Field Visit: SEAPC Children's Home
TFish representative John Kieu visited the Kampong Cham Children's Home in Cambodia on June 4, 2016. He met the orphans in the current home and also saw the new dorms being constructed that we are helping to build.
Traveling Dirt Roads
On Saturday, June 4, 2016 Pastor Sinai and his associate led our team of 10 to the children's home in Kampong Cham. We took Pastor Sinai's car and our van to get there. The home is about 80 kilometers from our headquarters, and the journey took about 90 minutes. We arrived at the destination at approximately 11 AM. The home is located in the rural areas of Kampong Cham province, outside of the city center. Once off the main highway, we had to take a dirt road to the site.
New Homes Under Construction
Pastor Sinai first led us to the site where the new homes are currently being constructed. There are to be 2 separate single-story buildings facing each other, each on one side of the property. One will be a boys dorm and the other a girls dorm. The building currently being constructed will be for the boys.
Construction began about 2 months before our visit date. The walls inside the buildings are made of bricks and the roof and ceiling are supported by metal reinforcements.
Each new building will have 2 restrooms built inside. However depending on need, there may be an extra 4 restrooms to be constructed on the outside, which have not been included in the estimated cost of the buildings.
The two dormitories are built on 1 hectare of land, purchased for $20,000. The purchased land was very inaccessible by vehicle, so a dirt road was built which cost $5,000.
The boys dormitory is expected to be finished and put to use by the end of July. The girls dormitory, which has not started construction, is estimated to be completed in 4 to 5 months. Once the new buildings are completed and the children have moved in, the original facility will be turned into a community center.
The ages of the children range from 4 to 18. Some are orphans, abandoned by the parents. Some are from extremely poor families who simply do not have the means to take care of them. There are currently 39 children living at the home, with boys slightly outnumbering girls. Most of the children have sponsors, but there are several that are still waiting to be sponsored. I met one particular boy who was very small in stature. I was shocked to find out that he is 18 years old. I thought he was 10 or 11 based on his physical make up.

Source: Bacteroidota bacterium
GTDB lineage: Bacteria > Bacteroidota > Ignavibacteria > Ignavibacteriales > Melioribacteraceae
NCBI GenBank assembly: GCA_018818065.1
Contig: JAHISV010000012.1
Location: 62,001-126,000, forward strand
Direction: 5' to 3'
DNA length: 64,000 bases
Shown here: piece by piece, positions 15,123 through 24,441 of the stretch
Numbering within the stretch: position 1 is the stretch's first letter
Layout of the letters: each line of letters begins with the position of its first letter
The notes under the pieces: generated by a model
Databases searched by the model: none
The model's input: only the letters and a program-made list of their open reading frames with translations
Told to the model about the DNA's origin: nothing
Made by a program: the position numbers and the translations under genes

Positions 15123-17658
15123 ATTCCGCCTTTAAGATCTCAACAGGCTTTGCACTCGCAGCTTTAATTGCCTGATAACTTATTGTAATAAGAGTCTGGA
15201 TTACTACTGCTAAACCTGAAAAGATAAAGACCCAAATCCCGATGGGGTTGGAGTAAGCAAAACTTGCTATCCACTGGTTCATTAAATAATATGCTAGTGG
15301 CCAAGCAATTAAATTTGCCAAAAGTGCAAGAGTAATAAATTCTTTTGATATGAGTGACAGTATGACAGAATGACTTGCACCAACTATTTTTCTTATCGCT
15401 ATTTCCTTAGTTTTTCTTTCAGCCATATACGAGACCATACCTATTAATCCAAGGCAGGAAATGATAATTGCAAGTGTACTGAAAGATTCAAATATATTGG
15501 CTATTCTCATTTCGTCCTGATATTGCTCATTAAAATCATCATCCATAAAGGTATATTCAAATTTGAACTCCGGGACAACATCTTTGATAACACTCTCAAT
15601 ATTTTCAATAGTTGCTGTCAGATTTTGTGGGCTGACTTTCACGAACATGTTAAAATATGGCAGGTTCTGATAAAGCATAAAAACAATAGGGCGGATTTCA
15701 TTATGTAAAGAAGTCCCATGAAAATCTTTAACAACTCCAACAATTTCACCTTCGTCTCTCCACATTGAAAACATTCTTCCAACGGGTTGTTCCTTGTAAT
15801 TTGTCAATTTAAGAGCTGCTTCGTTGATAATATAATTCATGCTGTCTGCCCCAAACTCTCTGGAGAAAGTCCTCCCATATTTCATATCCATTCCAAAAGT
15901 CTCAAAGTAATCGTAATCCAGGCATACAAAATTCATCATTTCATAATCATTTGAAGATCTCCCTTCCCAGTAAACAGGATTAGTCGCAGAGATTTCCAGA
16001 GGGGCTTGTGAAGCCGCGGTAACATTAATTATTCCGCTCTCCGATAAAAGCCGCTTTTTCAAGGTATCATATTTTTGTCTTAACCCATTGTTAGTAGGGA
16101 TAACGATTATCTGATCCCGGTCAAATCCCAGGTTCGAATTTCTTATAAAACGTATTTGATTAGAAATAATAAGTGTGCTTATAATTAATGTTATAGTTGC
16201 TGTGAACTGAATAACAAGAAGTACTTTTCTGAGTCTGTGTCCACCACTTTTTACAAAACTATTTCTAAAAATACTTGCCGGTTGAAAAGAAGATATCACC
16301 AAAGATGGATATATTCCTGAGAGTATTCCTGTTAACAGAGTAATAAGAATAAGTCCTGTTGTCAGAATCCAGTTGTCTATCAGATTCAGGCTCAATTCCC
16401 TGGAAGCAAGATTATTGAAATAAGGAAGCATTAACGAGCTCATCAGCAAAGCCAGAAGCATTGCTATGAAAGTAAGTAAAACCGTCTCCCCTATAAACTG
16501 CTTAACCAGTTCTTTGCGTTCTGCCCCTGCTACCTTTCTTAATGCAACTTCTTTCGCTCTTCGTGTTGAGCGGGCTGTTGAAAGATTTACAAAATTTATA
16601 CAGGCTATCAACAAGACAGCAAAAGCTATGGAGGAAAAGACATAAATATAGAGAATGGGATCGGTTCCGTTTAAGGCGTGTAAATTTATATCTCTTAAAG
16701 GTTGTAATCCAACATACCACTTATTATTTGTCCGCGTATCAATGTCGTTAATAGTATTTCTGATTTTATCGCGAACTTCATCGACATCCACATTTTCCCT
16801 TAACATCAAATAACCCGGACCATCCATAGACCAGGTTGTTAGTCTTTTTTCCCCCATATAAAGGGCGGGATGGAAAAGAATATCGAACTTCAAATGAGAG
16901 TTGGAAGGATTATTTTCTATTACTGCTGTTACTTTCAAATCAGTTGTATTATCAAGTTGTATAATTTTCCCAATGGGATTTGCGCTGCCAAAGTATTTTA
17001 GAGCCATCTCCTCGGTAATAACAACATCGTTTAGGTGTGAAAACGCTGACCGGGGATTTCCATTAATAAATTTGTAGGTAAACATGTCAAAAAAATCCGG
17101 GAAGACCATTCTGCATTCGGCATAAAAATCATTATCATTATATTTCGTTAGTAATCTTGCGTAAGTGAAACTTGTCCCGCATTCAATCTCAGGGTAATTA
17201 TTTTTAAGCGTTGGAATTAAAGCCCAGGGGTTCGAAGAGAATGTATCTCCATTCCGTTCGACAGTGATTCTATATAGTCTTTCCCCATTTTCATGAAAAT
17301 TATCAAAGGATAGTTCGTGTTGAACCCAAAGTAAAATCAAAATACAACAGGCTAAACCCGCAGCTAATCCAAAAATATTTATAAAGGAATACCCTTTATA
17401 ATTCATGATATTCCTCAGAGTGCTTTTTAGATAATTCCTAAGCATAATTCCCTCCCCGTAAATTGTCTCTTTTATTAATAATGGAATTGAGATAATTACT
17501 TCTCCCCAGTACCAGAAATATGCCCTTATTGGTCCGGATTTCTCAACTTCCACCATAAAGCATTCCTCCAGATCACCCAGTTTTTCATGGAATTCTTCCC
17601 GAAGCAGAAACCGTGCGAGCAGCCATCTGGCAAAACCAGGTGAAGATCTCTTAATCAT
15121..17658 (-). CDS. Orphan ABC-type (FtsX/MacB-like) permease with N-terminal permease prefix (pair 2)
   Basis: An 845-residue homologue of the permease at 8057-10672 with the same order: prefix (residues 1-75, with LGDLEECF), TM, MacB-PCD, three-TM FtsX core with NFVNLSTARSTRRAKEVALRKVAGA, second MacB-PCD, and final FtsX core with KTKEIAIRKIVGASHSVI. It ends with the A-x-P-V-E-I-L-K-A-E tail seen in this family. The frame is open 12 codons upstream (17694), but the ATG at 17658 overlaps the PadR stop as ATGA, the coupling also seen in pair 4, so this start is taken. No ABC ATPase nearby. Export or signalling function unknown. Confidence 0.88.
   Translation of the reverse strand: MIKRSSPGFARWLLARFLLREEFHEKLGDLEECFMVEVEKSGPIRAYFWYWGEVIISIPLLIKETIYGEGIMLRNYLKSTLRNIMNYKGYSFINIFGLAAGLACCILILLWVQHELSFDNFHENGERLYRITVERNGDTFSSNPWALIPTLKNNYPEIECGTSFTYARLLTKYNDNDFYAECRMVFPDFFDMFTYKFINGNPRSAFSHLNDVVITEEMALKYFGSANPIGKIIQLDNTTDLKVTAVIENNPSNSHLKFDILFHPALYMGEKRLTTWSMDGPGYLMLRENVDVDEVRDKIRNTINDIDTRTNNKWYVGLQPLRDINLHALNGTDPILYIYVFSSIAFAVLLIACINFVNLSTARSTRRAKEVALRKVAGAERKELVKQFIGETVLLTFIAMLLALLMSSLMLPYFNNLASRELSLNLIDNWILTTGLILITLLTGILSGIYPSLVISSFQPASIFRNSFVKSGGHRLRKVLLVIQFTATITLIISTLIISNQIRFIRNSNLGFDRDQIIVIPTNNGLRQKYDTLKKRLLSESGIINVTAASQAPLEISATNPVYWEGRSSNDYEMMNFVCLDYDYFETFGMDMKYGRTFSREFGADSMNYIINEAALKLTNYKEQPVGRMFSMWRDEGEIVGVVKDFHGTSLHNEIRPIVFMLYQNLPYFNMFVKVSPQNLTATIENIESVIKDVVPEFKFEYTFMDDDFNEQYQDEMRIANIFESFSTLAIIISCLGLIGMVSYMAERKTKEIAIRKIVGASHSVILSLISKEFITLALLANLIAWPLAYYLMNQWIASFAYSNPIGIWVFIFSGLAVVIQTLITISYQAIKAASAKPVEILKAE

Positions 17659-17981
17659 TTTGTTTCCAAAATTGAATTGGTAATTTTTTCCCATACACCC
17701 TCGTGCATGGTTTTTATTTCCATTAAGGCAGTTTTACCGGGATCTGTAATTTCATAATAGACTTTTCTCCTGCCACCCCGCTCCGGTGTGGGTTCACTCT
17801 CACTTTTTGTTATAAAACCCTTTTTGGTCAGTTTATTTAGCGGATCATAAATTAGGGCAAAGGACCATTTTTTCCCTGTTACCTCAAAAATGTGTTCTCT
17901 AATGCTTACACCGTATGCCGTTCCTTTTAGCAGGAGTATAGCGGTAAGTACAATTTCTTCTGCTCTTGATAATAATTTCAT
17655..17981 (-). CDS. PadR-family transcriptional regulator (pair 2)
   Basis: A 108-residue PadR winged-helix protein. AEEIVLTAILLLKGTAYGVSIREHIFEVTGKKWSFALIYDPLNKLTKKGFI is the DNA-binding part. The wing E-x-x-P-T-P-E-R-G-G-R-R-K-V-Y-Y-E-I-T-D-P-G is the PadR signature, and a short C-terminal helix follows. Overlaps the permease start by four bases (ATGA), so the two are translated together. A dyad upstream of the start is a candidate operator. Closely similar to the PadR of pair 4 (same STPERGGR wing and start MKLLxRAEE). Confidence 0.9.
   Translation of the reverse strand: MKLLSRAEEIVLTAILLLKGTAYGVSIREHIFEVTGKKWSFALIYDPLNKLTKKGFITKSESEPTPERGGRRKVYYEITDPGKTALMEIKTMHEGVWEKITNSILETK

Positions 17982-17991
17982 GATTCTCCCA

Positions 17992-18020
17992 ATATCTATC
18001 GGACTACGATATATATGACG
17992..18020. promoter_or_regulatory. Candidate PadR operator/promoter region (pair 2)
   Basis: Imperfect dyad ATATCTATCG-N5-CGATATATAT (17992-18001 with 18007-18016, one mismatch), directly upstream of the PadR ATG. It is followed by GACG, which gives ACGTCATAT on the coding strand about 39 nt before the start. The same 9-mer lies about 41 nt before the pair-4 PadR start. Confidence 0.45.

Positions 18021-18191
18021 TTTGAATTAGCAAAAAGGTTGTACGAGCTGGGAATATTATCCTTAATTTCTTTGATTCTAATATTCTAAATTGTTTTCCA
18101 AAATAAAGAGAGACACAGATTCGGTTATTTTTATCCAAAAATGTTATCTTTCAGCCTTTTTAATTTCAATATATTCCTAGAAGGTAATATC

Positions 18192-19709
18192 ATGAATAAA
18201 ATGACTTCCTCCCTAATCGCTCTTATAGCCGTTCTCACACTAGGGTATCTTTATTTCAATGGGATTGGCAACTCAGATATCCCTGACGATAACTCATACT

The original children's home is certainly very old and run down in some parts. In particular, the building where the girls sleep is very small and congested. It is a two-story building, with the 2nd floor in beaten up shape. The wooden floorboards on the 2nd floor creaked when I walked on them. The 2nd floor consists of a large porch area and a single room. During the rainy season, water leaks uncontrollably, forcing the girls to have to stay on the 1st floor. The 1st and 2nd floor are accessed by a newly built metal stairwell that is supposedly a marked improvement over the old one.
As for the boys, they are currently living in an adjacent building. The boys dormitory is substantially roomier than the girls. Because it is a single story building, light is able to enter during the day and keeps the room well lit. There is also much better ventilation in this room than the girls' room. This building is newer than the other so it is in much better condition. That building used to be a church sanctuary where the local Christians met on Sundays. Once the boys moved in, church services have since been held in the courtyard under the roof of the girls building.
The home is a Christian one. The children have prayer/devotion time in the morning and at night before bedtime every day. They are taught to read the Bible and worship together. On a few days during each month, the children are even sent out into the community to evangelize and preach the Gospel to the locals. During the day, they go to nearby local Khmer schools where they attain their basic education. There is a full time staff of 6 who care for the children and provide them 3 meals a day.
The children's home in totality was built with the efforts and contributions of various Christian organizations. From the construction and maintenance of the main structures to the decorative artworks, many have come through and made an impact for the children of this community.
We stayed at the children's home for about 2 hours. We interacted with the kids by talking to them, playing with them, and praying for them. We sang worship songs and even taught them cute little dances. All in all it was a fantastic experience. I was so touched to see the lives of these kids having been changed by the dedicated efforts of the staff at the home as well as the many others who have helped. With continuing support, these children's future are brighter than before.
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